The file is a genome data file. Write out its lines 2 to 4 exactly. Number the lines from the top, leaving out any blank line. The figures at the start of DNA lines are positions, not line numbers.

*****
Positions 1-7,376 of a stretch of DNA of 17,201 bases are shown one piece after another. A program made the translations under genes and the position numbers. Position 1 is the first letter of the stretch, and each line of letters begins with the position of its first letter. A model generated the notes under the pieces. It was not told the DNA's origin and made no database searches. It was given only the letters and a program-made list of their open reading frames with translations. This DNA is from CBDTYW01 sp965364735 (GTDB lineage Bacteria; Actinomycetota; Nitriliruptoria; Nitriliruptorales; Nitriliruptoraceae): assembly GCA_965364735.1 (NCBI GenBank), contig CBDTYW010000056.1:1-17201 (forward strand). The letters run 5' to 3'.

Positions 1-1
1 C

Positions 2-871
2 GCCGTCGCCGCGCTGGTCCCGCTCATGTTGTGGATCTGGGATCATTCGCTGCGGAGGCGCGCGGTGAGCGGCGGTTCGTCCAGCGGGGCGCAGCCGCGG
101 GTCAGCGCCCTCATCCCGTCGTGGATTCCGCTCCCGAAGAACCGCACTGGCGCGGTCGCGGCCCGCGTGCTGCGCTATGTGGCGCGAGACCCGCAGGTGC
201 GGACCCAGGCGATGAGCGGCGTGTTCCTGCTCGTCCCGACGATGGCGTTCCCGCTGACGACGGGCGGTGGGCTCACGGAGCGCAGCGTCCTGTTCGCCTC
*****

Positions 1-1
1 C

Positions 2-871